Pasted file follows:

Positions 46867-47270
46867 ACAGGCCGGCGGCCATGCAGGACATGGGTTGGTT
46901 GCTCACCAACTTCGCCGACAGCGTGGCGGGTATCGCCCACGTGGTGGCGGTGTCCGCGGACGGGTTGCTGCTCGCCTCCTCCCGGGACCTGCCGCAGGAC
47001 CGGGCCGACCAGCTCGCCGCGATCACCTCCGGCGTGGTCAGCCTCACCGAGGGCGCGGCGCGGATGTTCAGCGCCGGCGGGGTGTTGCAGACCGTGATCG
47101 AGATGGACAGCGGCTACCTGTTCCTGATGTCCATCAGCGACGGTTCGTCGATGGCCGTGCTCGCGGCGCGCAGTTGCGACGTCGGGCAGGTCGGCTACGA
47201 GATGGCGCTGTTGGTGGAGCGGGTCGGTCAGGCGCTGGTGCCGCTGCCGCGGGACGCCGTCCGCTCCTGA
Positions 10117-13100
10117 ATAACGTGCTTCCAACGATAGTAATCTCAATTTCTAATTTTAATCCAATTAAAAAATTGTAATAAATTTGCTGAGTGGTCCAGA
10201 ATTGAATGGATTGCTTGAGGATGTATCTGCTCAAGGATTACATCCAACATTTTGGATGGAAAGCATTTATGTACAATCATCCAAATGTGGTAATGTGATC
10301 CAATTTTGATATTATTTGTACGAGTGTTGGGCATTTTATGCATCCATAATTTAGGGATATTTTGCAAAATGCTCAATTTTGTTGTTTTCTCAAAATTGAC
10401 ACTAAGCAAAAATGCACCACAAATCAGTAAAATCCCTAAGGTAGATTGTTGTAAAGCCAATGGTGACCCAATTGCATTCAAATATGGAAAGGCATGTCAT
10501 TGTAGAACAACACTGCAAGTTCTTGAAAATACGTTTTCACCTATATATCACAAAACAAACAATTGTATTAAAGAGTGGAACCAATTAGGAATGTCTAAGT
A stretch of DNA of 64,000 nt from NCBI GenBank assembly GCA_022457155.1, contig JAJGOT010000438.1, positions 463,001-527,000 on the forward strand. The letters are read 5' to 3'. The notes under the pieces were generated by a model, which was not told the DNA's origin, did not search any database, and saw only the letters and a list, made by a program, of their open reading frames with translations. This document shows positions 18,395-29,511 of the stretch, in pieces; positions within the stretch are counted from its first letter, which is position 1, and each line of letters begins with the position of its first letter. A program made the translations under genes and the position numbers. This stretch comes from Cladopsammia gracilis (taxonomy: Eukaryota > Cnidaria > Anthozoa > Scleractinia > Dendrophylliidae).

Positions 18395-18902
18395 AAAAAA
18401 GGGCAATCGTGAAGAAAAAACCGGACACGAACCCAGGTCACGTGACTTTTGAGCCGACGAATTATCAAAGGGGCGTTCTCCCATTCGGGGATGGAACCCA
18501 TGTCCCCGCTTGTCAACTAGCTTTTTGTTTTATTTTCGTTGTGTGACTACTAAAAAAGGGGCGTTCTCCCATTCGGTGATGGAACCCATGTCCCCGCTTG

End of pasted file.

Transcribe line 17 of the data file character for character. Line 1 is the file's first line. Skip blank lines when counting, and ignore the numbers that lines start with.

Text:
18501 TGTCCCCGCTTGTCAACTAGCTTTTTGTTTTATTTTCGTTGTGTGACTACTAAAAAAGGGGCGTTCTCCCATTCGGTGATGGAACCCATGTCCCCGCTTG